Thank you so much for the post. You diagnosis seems very like mine! Asthma still not great but VCD not helping at all. I had never heard of it before and neither had the staff on the ward including the medical consultant!! Very open minded about treatment, happy to do whatever it takes. It's good to hear that you can recognise the difference, did that take you long? Admission was very scary this time and due to the asthma not the VCD!! I do feel a little lost to be honest, it's good to know it's not just me though!

Grateful for your support.


I want to echo what Angelica said about being able to tell the difference, although my perspective might be a little different. It really is possible to develop a good sense of which part of your body is involved in an airflow problem.

I don't have VCD (it was considered but ENT ruled it out), but I do have a couple of related experiences. First, when I started to study voice I used to have a big problem with using my throat to support my voice. At first it was hard for me to tell what muscles and parts of body were involved in singing, but over time and with lots of practice I really did learn. Although that training came from singing rather than speech therapy, there is some overlap. What I learned from study and practice has been really helpful in dealing with asthma as well.

Sometimes when I'm having a very hard time breathing, I lose a certain amount of coordination in swallowing and also the vocal cords. For instance, I had a nasty flare about a year ago where everytime I breathed in I was making a horrible sound (stridor/inspiratory wheeze). Because of my voice training, I was able to tell right off that I was having a problem with coordinating my vocal cords and because of my training, I also had techniques to consciously chose to relax them. Relaxing my vocal cords didn't make the asthma attack go away, of course, but it was one less problem I had to deal with on my way to urgent care.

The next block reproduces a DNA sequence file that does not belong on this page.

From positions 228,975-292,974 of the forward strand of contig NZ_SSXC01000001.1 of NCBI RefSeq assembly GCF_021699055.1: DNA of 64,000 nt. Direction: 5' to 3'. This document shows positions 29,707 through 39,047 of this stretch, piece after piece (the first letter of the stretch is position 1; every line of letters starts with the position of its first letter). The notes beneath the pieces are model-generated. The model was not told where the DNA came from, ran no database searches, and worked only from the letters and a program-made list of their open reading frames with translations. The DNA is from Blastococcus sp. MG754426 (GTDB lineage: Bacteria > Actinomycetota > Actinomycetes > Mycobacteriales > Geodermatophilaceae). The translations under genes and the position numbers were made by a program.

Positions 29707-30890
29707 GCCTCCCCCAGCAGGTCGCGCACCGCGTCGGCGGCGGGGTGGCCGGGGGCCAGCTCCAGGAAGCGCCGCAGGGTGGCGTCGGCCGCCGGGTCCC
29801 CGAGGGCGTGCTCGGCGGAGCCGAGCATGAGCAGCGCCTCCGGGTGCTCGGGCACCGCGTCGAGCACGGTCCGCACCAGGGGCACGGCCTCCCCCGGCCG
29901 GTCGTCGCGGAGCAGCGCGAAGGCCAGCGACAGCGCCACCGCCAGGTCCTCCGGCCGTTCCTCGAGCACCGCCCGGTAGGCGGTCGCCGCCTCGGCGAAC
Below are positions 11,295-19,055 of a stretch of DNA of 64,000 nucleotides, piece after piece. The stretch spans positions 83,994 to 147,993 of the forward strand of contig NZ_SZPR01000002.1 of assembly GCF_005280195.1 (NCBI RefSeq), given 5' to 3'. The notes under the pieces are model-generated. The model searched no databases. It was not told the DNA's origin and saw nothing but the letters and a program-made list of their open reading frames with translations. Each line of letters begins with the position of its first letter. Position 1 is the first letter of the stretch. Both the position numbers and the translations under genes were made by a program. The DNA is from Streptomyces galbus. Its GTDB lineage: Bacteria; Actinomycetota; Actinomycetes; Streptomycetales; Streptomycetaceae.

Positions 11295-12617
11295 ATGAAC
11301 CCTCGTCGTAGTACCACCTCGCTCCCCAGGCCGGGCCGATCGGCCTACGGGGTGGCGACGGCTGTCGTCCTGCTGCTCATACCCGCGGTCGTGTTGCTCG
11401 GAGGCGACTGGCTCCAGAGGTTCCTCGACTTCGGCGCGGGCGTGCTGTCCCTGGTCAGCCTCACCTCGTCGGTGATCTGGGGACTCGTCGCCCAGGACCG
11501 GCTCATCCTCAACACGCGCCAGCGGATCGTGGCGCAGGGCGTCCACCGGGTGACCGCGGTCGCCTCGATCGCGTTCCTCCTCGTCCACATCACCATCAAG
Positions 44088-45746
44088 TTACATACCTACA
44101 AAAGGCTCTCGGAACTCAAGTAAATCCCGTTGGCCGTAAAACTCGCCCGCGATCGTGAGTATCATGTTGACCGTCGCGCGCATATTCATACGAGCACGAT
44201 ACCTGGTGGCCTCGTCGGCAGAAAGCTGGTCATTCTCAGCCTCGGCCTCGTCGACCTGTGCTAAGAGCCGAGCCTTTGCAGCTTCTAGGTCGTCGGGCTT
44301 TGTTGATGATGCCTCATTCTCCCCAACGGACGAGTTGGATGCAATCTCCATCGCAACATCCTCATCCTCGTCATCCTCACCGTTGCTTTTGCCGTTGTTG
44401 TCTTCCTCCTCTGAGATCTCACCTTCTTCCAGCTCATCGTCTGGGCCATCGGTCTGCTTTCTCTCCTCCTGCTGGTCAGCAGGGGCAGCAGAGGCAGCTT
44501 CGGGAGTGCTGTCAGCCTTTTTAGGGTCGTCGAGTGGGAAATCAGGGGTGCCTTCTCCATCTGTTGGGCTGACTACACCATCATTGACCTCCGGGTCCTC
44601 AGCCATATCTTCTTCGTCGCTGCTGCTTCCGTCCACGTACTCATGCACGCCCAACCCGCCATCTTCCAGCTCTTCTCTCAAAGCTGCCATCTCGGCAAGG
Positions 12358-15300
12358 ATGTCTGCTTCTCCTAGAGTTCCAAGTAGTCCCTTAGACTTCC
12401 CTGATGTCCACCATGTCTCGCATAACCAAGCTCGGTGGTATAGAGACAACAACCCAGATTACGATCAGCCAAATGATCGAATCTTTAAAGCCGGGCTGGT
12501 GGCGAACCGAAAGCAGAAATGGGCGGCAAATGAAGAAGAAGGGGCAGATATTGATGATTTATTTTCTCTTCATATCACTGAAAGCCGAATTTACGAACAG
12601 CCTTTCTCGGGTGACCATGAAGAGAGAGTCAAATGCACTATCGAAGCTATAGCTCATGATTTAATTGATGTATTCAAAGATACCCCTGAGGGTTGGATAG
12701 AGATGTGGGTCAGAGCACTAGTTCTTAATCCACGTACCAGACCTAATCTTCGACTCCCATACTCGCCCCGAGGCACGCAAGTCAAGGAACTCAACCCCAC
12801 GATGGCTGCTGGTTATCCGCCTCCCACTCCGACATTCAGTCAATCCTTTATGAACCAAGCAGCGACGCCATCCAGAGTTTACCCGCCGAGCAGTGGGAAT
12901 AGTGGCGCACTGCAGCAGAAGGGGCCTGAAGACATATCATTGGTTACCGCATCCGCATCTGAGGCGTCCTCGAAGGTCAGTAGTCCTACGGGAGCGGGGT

This summer I had a really really bad cough - part infection and part asthma. It so irritated my larynx that it started to spasm whenever something hit it wrong. My ENT told me that I could stop the laryngospasm by sticking my head in the fridge (really! - he's the master of low tech solutions). There was one problem: cold air aggravates my asthma, so it was important to know whether I was coughing and having trouble breathing because of my asthma or my larynx. Howver, at the end of the day, it didn't turn out to be a problem because I knew my body well enough to be able to tell what part was initially triggering the cough. So I was able to take advantage of his advice without trigger asthma.

As for the psychological: if you don't think it fits you, then it probably doesn't. IMHO there is WAY too much blaming asthma on psychology. My point only in raising it was that even when something looks like it is psychogenic , there is often a physiological explanation that shows it is really just normal emotions (its normal for the voice and use of the vocal cords to change when we're emotional) combined with some kind of more or less physiological problem that over-reacts to those changes.

Best of luck, beth


Cheers Beth, all info gratefully received. Head spinning with info, both with regard to asthma and VCD. Problem at the moment is that asthma is totally pants!! Ah well, I guess we'll get there.


Hi and sorry for the delay in answering, I don't come on here very often.

It sounds like you have the perfect 'can do' attitude which will help massively im sure :)

My resp cons didn't have a clue either but we both did research and decided SLAT was the way to go as neither of us felt there was a psychological factor involved for me.

It took me about 5 sessions of SALT which was over about 3 months so not super quick but not too long either.

I found that getting the VCD under control and the improvement in my breathing technique (it had become 'dysfunctional' due to all the attacks) has had a big impact on my asthma in general and I am having fewer attacks/bronchospasm etc.

I will say I was also on lots of meds including some very hard core immune suppressants to it all helped together.

Take care and persevere xxx


You may also like...